You can control the Ronin remotely with the supplied remote control unit over a distance of up to 100m or even 200m.

This should cover most circumstances.


I've  tried to be honest about the Ronin and I've listed as much about the negatives as seems reasonable.

Shooting with the gimbal, I would say that you will probably notice the noise of the motors when the stabilizer is operating. This can have an effect on audio recording.

Disassembling the product to fit it back into the transport case – to me – has not been solved ideally. You lose your correct handlebar positions and thus will have to reconfigure and reposition the gimbal and camera when you take the Ronin out of the transport case again on location.

The numbers and slide controls within DJI Assistant Software are not properly explained but easy to figure out, after a couple of tries. (Or you could read the proper explanations online, or in the manual (I prefer intuition!).

Almost everyone complains, so I have to state it here as well: Heaviness. The weight of the unit (9.26 lbs / 4.2 kg) becomes unwieldy if you use it on longer uninterrupted shots -depending of your stamina, training and strength of course.

The size and weight are a mixed blessing. It's big enough to be able to work with large cameras, but that limits the the ability of the human that has to carry it. Overall, it is probably an acceptable compromize as long as you understand and work within the limits.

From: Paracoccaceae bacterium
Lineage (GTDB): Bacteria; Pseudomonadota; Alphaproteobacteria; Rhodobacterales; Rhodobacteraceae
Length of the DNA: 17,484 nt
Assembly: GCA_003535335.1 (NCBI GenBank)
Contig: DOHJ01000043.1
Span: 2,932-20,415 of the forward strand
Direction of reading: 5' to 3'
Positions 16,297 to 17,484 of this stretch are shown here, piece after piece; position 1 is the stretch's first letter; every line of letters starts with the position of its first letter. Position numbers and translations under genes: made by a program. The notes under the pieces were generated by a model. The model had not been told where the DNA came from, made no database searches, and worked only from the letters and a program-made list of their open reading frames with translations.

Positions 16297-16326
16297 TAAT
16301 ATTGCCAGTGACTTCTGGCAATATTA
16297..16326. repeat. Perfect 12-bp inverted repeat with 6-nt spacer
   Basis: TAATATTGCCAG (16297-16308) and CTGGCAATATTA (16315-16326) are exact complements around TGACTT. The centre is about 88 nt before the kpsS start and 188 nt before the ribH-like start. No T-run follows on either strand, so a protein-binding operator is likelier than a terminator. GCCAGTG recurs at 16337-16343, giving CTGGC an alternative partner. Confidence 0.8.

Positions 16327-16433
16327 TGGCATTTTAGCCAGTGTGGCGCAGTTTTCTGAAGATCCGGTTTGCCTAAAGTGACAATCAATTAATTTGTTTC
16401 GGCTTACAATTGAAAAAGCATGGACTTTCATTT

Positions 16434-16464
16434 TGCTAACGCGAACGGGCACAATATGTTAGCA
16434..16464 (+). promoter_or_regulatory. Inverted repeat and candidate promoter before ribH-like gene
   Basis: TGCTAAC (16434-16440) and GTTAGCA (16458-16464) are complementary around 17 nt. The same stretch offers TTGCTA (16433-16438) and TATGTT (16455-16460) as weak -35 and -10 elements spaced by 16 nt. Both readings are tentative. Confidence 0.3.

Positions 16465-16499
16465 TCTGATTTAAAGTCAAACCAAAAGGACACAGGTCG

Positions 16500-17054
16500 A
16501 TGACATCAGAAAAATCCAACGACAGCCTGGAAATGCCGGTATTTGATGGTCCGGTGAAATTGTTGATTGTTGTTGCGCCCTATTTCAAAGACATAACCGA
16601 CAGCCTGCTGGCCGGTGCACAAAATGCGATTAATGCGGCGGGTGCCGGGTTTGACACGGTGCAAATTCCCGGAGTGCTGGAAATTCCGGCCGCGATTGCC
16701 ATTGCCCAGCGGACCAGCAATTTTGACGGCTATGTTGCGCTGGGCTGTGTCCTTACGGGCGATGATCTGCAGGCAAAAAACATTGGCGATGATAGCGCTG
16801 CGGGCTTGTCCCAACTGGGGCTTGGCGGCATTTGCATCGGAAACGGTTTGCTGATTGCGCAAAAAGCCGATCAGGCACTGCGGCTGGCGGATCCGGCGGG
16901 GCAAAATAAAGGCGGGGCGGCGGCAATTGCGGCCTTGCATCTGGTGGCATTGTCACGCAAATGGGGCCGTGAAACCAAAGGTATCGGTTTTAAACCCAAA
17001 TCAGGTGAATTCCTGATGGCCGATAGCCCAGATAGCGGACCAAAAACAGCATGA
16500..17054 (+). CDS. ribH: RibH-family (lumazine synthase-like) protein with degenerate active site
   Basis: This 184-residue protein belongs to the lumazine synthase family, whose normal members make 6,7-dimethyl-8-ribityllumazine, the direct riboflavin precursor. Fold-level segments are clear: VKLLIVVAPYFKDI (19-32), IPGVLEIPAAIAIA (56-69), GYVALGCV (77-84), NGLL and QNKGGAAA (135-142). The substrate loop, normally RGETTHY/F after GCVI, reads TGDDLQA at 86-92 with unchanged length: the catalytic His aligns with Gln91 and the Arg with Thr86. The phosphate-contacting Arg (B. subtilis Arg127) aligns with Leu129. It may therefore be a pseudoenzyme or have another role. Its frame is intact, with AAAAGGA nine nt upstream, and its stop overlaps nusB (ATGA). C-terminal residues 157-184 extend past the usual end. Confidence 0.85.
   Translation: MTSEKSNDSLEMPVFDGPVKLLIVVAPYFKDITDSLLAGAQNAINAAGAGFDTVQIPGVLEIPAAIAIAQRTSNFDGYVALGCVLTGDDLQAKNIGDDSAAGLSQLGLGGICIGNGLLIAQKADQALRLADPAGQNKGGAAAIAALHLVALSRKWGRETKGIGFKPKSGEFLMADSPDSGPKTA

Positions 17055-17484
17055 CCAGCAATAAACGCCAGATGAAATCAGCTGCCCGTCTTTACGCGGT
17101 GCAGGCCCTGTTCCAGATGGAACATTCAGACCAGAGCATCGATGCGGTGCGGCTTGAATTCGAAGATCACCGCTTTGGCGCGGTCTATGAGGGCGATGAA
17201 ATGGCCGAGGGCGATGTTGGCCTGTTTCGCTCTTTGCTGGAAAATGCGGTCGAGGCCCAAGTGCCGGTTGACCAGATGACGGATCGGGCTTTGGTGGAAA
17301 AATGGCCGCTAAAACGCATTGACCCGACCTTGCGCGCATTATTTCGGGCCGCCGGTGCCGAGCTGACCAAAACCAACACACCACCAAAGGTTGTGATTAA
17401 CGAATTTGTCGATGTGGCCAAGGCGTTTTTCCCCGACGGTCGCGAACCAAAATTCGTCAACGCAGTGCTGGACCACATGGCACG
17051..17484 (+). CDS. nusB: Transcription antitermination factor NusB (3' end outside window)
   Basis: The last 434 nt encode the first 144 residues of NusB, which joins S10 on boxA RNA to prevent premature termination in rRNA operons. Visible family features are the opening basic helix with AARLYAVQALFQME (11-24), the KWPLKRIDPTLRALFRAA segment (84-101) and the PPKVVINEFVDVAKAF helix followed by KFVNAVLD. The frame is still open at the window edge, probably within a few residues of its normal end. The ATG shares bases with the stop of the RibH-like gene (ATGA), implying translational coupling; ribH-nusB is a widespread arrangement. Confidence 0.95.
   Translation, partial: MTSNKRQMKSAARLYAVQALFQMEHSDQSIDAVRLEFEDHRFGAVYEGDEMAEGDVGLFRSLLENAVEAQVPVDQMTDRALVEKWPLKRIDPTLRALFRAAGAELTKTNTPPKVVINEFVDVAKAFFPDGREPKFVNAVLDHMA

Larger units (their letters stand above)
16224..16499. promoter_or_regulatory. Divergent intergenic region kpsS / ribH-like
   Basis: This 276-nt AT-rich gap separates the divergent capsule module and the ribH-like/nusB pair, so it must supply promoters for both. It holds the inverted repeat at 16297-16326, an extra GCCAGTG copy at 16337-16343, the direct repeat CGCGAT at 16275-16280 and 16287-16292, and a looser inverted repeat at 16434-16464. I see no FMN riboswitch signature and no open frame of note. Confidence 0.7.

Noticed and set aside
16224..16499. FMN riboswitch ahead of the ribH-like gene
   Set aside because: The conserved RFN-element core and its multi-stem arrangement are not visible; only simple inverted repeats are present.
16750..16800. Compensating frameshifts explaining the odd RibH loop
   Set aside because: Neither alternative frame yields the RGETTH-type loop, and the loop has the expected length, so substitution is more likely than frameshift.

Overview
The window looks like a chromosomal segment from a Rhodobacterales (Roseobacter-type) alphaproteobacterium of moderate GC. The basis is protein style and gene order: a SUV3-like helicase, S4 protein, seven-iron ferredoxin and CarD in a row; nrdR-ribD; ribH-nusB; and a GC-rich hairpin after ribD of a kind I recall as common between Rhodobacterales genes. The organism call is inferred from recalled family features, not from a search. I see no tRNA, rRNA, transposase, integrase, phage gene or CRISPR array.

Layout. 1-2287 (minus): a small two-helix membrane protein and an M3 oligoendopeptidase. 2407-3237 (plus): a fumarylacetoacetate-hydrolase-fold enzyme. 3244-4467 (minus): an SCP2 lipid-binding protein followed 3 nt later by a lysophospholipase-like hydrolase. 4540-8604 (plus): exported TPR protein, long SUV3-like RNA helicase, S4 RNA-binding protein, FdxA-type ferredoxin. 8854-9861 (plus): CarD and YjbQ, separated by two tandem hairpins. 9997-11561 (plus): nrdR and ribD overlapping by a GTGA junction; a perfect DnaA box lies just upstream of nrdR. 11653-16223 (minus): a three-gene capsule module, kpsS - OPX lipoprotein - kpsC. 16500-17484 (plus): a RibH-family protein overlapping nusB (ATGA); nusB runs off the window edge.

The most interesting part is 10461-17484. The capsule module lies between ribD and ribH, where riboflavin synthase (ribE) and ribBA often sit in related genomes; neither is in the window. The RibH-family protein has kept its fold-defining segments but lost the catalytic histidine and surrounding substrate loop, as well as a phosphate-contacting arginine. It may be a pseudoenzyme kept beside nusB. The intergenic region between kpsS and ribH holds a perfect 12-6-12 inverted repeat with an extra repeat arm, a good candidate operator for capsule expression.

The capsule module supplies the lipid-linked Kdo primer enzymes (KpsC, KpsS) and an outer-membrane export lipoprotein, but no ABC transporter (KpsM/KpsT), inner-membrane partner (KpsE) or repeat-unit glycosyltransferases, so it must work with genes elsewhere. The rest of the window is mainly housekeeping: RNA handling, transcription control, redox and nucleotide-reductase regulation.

The product is not waterproof and not dust-proof - but neither is its competitors - as far as I know. I just felt it necessary to mention because the product looks and feels very robust at first glance, which could be misinterpreted by the user, who might assume it is more resilient in wet and dusty/sandy conditions.

Since I own other DJI products as well, there is one thing that bothered my a lot: the battery system is not interchangeable with other DJI products. The Ronin battery is a 4S type and those for the Phantom 2 series are 3S. If you own multiple DJI products, it's a good idea to mark or tag the chargers, because they aren’t interchangeable and don’t have enough information printed on them, in my view.  For example: while they have different charging voltage and current the plug is the same! So, under stress, you might chose the wrong one and cause damage to your expensive battery packs.

A final suggestion

If you have never used a gimbal before, please take your time to set up, try out and test the product under different conditions, in different environments and under stress as well. Don't take it onto a professional shoot without understanding how it works really well!

Tags: Production


Related Articles

2 August, 2020

This is how the first DV cameras changed video production forever

The 1980s were the decade when video began to encroach on film – certainly for TV, if not for cinema. The 1990s was the decade when digital cameras...

Read Story

1 August, 2020

This is one of the biggest influencers on modern video you might not have heard of

If you’ve started using cameras in the last few years you might not be aware of just how far cameras have come. For some time one of the go-to...

Read Story

31 July, 2020

Why do we keep thinking in 35mm for focal lengths?

Replay: Do we really need to keep using 35mm as our baseline for focal lengths, or is there a much better way?

Read Story